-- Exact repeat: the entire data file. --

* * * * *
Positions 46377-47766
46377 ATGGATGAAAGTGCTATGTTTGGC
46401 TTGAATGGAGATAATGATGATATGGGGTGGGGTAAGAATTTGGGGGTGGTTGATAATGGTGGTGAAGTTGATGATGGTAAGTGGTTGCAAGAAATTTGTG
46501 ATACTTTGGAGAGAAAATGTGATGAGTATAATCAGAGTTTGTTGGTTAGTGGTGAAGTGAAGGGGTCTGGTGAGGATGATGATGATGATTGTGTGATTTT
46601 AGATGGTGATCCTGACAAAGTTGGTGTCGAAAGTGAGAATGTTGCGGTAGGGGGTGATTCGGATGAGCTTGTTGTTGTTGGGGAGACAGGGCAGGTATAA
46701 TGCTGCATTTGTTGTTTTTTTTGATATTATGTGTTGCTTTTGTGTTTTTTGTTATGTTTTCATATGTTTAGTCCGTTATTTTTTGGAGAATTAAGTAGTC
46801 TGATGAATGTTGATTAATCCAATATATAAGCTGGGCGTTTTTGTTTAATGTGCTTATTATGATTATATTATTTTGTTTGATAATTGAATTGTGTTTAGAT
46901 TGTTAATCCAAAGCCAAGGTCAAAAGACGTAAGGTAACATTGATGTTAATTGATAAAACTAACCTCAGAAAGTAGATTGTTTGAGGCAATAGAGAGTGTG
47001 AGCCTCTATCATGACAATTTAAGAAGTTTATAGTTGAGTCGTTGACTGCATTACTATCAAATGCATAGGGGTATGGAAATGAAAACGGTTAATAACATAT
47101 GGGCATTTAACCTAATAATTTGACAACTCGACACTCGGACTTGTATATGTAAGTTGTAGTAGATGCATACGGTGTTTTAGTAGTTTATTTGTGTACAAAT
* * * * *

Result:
Positions 46377-47766
46377 ATGGATGAAAGTGCTATGTTTGGC
46401 TTGAATGGAGATAATGATGATATGGGGTGGGGTAAGAATTTGGGGGTGGTTGATAATGGTGGTGAAGTTGATGATGGTAAGTGGTTGCAAGAAATTTGTG
46501 ATACTTTGGAGAGAAAATGTGATGAGTATAATCAGAGTTTGTTGGTTAGTGGTGAAGTGAAGGGGTCTGGTGAGGATGATGATGATGATTGTGTGATTTT
46601 AGATGGTGATCCTGACAAAGTTGGTGTCGAAAGTGAGAATGTTGCGGTAGGGGGTGATTCGGATGAGCTTGTTGTTGTTGGGGAGACAGGGCAGGTATAA
46701 TGCTGCATTTGTTGTTTTTTTTGATATTATGTGTTGCTTTTGTGTTTTTTGTTATGTTTTCATATGTTTAGTCCGTTATTTTTTGGAGAATTAAGTAGTC
46801 TGATGAATGTTGATTAATCCAATATATAAGCTGGGCGTTTTTGTTTAATGTGCTTATTATGATTATATTATTTTGTTTGATAATTGAATTGTGTTTAGAT
46901 TGTTAATCCAAAGCCAAGGTCAAAAGACGTAAGGTAACATTGATGTTAATTGATAAAACTAACCTCAGAAAGTAGATTGTTTGAGGCAATAGAGAGTGTG
47001 AGCCTCTATCATGACAATTTAAGAAGTTTATAGTTGAGTCGTTGACTGCATTACTATCAAATGCATAGGGGTATGGAAATGAAAACGGTTAATAACATAT
47101 GGGCATTTAACCTAATAATTTGACAACTCGACACTCGGACTTGTATATGTAAGTTGTAGTAGATGCATACGGTGTTTTAGTAGTTTATTTGTGTACAAAT